воскресенье, 13 марта 2016 г.

Checklist as an Individual Efficiency Tool

Checklist is a tool that is widely used to facilitate completion of sophisticated tasks that involve many activities and actors. Software development teams benefit hugely from such things as release checklists (make sure that tests pass, release notes are ready, the build is uploaded somewhere, etc) and feature integration checklists (similarly, old tests pass, new integration tests are automated, documentation for the new functionality is written, the thing is accepted by QA, etc). The tools of this kind serve greatly to coordinate the actions performed by different persons or teams. At the same time, I believe that checklists also bear great power as an individual efficiency tool and that's where I didn't see them used much.

I first employeed a checklist for my own use when I tried to add some structure to my weekly task of analyzing team's performance and planning the next sprint. Even though I had a certain routine and even a quite stable form of the final result of this activity (a report and a list of Jira items for the next week), sometimes I forgot to check certain aspect of our performance and highlight it in the report or overlooked some items that needed action during the next week. Thus my key intent was to provide myself a list of things that I must do to consider both the report and the plan done. Additionally, I wanted to review the process of preparing the plans to exclude any obsolete steps. The results were great: once I put the new checklist into action it started saving me about an hour each week (half of it from mere thinking of "what else I forgot to include in the plan"). Additionally, after I defined this routine explicitly it became easier to think about it and spot other items, which don't bring much value or get ignored consistently - and to exclude or rework them, saving myself even more time and nerves.

There are several similar checklists in my toolbelt that facilitate other tasks and work great, but there is also a bit different thing that I consider my greatest finding - that's my daily checklist. The initial idea was to have a short list of things that I wanted to do daily and to go through it every evening before leaving the office. I quickly got used to the routine of tagging portions of job on the list as done at the end of the day and at some stage expanded it to ensure that I don't forget some other things - the benefits turned out to be tremendous.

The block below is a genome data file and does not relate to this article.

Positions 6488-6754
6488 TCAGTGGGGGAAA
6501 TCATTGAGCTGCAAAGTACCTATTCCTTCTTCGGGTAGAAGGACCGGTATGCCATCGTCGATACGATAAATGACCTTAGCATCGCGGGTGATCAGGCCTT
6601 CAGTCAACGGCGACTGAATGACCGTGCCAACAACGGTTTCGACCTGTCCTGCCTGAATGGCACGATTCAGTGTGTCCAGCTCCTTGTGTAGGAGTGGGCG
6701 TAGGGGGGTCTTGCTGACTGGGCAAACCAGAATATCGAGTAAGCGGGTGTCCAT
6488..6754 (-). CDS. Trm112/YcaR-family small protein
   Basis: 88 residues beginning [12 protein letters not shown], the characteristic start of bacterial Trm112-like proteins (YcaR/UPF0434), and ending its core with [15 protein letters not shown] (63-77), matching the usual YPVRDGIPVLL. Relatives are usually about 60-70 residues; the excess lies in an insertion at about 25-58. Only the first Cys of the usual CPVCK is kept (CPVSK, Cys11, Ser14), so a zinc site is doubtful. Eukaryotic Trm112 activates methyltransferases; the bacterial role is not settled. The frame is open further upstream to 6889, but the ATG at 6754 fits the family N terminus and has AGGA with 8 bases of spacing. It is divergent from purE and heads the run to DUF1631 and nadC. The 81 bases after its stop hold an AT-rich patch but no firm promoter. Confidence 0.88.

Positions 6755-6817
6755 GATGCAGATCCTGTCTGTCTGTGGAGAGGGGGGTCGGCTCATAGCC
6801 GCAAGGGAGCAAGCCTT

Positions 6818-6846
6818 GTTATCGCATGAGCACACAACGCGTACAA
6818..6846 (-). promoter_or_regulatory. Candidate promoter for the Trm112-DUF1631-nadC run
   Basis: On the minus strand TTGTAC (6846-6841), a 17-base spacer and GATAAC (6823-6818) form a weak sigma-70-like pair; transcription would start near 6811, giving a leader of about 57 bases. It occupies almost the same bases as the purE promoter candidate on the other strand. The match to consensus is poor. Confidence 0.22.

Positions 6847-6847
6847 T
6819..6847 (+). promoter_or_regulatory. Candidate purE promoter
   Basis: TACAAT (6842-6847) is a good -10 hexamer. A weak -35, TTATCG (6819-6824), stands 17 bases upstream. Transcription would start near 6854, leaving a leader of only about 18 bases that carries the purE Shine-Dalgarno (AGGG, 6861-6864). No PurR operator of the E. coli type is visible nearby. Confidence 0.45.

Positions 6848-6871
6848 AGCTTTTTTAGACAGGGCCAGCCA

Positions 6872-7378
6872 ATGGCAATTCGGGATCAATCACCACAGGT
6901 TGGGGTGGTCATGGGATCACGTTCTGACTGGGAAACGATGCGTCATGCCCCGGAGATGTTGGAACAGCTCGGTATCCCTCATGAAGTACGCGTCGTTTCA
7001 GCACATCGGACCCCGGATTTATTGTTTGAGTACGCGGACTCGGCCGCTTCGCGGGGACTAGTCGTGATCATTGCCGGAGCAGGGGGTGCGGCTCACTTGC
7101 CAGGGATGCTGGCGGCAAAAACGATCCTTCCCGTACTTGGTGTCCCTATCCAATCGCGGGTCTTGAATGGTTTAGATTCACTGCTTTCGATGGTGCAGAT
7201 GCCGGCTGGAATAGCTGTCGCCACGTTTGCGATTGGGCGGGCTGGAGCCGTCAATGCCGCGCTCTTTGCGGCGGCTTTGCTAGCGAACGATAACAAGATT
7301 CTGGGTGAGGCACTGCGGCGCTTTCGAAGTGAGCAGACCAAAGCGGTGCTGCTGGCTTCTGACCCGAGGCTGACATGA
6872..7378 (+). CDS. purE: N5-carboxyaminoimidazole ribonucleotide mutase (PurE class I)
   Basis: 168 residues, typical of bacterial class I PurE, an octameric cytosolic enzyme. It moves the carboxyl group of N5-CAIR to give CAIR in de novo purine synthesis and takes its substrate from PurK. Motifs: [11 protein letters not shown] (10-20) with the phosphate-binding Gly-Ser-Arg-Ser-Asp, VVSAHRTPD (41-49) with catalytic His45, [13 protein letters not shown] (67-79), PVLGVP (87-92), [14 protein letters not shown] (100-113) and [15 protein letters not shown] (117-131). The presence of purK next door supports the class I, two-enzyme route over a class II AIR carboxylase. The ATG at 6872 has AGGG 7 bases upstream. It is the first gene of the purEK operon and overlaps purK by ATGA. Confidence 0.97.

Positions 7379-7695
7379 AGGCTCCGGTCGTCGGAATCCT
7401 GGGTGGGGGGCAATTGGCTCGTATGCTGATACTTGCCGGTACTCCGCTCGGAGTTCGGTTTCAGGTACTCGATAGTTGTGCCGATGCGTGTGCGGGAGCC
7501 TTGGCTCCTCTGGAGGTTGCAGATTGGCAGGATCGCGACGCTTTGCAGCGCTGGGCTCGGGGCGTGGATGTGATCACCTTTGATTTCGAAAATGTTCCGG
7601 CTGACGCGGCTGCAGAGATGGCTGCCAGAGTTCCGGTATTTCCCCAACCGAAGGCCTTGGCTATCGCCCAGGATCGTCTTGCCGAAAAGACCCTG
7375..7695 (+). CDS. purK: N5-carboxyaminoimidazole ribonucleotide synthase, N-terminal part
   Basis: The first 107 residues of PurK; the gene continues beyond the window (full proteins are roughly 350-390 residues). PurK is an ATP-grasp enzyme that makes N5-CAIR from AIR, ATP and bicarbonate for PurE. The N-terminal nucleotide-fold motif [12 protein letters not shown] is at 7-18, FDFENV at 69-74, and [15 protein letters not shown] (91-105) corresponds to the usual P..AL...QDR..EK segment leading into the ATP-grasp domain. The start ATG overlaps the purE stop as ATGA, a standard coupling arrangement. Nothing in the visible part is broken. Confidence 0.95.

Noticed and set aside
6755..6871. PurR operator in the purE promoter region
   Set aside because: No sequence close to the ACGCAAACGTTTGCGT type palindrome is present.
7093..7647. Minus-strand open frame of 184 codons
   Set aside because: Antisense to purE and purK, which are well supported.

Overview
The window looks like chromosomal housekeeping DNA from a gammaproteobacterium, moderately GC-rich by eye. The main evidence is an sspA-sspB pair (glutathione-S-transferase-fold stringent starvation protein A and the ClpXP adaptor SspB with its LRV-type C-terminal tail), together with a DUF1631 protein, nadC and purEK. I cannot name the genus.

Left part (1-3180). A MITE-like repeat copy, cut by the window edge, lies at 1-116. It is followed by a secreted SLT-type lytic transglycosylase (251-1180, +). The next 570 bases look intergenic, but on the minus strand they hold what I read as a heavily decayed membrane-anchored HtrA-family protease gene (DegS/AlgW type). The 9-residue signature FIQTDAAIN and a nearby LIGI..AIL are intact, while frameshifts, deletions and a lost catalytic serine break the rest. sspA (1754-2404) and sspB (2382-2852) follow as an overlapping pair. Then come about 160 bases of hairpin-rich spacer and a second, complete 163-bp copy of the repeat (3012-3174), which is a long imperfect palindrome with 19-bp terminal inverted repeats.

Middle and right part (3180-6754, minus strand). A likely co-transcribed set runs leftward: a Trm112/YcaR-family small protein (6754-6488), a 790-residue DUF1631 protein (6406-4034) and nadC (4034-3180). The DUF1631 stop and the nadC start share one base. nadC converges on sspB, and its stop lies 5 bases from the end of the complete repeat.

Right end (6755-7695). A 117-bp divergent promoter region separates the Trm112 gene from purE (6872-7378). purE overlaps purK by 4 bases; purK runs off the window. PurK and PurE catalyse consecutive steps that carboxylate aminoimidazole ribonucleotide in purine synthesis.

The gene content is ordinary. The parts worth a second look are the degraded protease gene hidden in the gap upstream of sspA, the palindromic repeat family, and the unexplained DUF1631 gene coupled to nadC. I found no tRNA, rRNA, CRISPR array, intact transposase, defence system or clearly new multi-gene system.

First of all, making these routine checks helped me acquire the habits I wanted and somewhat refocus my work on the things I consider important. Additionally, since putting this checklist into action I had much less cases of forgetting to do certain things, because I get reminded of them before I go home. One change that I didn't expect is that this routine made me generally less nervous about the job: I don't have to rush into reviewing every new pull-request or responding an email from partner, because I know I will notice these things later: looking into both pull requests and mail inboxes is on the list, like other similar things. Thus the checklist makes me more efficient through decreasing the stress of urgency, serving as a reliable reminder and paving a short path to making myself more disciplined. In the end all this boils down to freeing my mind for more important tasks than just being afraid to skip something important.

Another powerful thing about this list of daily tasks is that it forces me to check some aspects of the team's current situation at the end of the day, which sometimes produces unexpected results. For example, I had several cases when this review allowed to spot urgent tasks and made me adjust plans. Furthermore, sometimes the nightly check made me notice a vague relation between a problem that we were dealing with during the day and a different problem that sit in our backlog waiting for us to find a way to address it. At least once such a discovery allowed our team to track down and fix a data corruption issue that bothered our partners a lot - and it could have evaded us again if I didn't perform the routine review of our status that evening.

To achieve these benefits one must have an efficient tool to implement the process. Ideally it should allow to manage checklists and to perform daily planning at the same place. Since the most common result of going through a checklist is adding something to the tomorrow to-do list and you want as little a gap between these two actions as possible. I use Trello agile boards for planning and to my great luck they support creating checklists inside cards and copying them freely (which also means that they can be included into the daily plan). If you didn't see the service yet, make sure to check it - that's a very handy tool! (Disclosure: even though I'd readily accept money, Trello doesn't pay me for this little advertisement.)

It's true that using checklists routinely - especially daily - may require some discipline and motivation. Thanks to the amazing 'To the Moon' talk by Russ Olsen, when going through my daily checklist I always feel acting like Neil Armstrong and Buzz Aldrin did before transmitting "Houston, Tranquility Base here, the Eagle has landed". It might seem childish, but it's fun to feel like you've just landed a moonship when you're simply leaving your office at the end of a long day - and that's a part of my motivation.